US Civil Rights activist Diane Nash launches a weekend of entertaining and thought-provoking events with a free memorial lecture on Friday 21 August 2009 at 1800 hrs, Liverpool Town Hall.
Her lecture, Reflections on the American Civil Rights Movement, focuses on her life and the legacy of the civil rights struggle in light of Barack Obamas historic election victory.
It is part of Liverpool s 2009 Slavery Remembrance Day Festival, an annual international event that commemorates the lives of millions of enslaved Africans and their descendants and celebrates the spirit of resistance that ended slavery.
Diane Nash is a key figure in the birth and development of America s Civil Rights Movement, and her efforts to fight against injustice and inequality have been internationally recognised.
During the 1960s she dedicated herself to many political groups fighting against the degradation and racial prejudice she experienced in Nashville, USA where she was a student.
As a tireless activist Nash was arrested dozens of times for her political activities. In 1962, when she was four months pregnant, she was sentenced to two years in prison for teaching non-violent protest tactics to children, but was released on appeal.
President John F. Kennedy appointed her to the national committee that led to the passage of the Civil Rights Act in 1964, and she also worked for the Southern Christian Leadership Conference (SCLC) with Martin Luther King Jr. from 1961 to 1965, serving as an organiser, strategist and member of the field-staff. In 1963 the SCLC initiated the March on Washington for Jobs and Freedom where Martin Luther King Jr. gave his infamous I Have a Dream speech.
Although racial inequality is still prevalent today her work, and that of the Civil Rights Movement, has continued to inspire the fight against racism and the violation of freedom, respect and social equality that occurs because of it.
Dr Richard Benjamin, head of the International Slavery Museum
, says: On Slavery Remembrance Day we commemorate the lives and deaths of millions of enslaved Africans and their descendents who were central to the rise of Britain as an industrial power.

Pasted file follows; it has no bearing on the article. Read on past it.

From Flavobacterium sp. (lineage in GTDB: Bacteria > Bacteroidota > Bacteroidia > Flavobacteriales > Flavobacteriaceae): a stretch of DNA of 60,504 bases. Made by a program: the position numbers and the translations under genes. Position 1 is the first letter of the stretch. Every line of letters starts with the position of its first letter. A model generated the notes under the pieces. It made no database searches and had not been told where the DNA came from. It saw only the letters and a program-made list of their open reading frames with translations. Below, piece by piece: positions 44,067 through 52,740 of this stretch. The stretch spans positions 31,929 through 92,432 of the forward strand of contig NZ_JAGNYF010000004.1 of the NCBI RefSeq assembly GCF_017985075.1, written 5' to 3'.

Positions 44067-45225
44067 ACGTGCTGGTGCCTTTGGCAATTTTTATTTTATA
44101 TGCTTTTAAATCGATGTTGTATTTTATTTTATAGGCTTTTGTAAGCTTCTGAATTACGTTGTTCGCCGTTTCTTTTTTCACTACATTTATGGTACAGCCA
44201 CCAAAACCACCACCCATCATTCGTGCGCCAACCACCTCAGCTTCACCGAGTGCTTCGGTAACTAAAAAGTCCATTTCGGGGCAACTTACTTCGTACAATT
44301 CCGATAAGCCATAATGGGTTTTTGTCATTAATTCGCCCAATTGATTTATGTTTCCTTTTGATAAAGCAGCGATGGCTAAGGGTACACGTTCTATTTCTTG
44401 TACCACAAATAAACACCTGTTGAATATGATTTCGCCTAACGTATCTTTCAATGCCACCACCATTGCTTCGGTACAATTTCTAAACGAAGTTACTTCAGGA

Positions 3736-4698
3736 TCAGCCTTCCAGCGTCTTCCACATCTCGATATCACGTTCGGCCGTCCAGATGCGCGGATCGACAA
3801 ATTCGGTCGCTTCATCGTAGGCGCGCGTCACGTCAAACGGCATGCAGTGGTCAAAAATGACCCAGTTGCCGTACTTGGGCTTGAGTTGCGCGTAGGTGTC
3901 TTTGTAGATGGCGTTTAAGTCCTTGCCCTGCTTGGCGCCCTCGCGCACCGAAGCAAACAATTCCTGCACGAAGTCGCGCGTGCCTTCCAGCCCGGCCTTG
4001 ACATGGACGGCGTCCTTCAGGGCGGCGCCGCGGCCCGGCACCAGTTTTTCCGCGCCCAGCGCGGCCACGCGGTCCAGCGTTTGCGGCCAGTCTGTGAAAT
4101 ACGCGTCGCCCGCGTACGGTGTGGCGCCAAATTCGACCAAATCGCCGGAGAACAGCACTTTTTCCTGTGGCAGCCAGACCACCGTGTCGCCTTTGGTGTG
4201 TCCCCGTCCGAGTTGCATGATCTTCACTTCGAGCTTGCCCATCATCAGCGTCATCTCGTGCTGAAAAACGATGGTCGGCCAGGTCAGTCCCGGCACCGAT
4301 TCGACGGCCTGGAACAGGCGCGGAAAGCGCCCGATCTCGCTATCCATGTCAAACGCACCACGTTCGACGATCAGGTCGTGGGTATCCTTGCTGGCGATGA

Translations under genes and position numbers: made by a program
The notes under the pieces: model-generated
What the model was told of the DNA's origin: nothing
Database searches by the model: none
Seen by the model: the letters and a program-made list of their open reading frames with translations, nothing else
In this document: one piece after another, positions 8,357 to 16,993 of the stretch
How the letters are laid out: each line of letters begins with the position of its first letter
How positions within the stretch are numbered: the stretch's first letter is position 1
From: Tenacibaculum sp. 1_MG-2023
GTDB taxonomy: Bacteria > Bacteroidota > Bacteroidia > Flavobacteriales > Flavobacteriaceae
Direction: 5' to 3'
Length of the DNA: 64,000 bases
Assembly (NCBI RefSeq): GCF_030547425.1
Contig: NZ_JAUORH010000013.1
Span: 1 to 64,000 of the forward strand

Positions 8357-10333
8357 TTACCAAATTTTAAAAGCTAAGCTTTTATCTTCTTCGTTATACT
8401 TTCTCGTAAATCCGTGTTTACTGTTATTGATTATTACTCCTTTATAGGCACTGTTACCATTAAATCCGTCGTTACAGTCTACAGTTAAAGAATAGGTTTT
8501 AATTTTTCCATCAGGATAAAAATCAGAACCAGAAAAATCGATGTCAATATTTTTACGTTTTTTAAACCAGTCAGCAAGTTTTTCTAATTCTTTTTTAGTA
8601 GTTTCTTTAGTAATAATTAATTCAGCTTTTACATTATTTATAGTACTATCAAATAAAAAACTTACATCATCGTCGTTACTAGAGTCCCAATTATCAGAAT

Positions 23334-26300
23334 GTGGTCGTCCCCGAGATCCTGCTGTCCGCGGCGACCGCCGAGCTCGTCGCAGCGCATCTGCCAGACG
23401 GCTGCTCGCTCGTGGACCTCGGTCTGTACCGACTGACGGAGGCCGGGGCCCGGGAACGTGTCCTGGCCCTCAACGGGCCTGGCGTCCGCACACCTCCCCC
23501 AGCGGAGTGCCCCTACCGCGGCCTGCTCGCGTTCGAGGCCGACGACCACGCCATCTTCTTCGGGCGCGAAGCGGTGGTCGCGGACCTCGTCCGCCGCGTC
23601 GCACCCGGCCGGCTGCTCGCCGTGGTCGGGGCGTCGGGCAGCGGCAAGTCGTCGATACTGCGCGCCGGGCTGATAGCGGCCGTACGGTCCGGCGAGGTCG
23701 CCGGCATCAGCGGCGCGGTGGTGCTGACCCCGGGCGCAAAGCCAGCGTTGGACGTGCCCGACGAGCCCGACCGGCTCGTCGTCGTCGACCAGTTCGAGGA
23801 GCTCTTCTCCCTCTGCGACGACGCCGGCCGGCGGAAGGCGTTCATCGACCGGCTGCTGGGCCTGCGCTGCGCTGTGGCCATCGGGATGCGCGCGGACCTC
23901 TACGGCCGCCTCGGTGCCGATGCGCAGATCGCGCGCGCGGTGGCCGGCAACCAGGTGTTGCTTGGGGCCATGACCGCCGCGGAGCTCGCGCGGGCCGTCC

We are delighted to welcome Diane Nash to give this years memorial lecture which highlights the historical and ongoing resistance, rebellion and revolution against all forms of slavery, as well as the rise of popular movements for racial justice and social change.
Following the lecture, a weekend of free Slavery Remembrance activities take place at the International Slavery Museum, Liverpool from 1100 hrs on Saturday 22 and Sunday 23 August.
Thought-provoking and entertaining activities celebrating Black culture and heritage include performances, live music, craft activities, talks and workshops, and are suitable for all the family. Market stalls will also be trading traditional West African and Caribbean food and crafts.
The weekend culminates on Sunday 23 August, a date marked globally as Slavery Remembrance Day, with a libation on the River Mersey a traditional African ceremony, led by Chief Angus Chukuemeka, that remembers enslaved Africans and calls on ancestors to bless the event.
The 23 August is a significant date as it commemorates an uprising of enslaved Africans on the island of Saint Domingue (modern Haiti ) in 1791, an act of rebellion which marked the beginning of a journey that led to the abolition of the transatlantic slave trade. The date has been designated by UNESCO as Slavery Remembrance Day, a reminder that enslaved Africans were the main agents of their own liberation.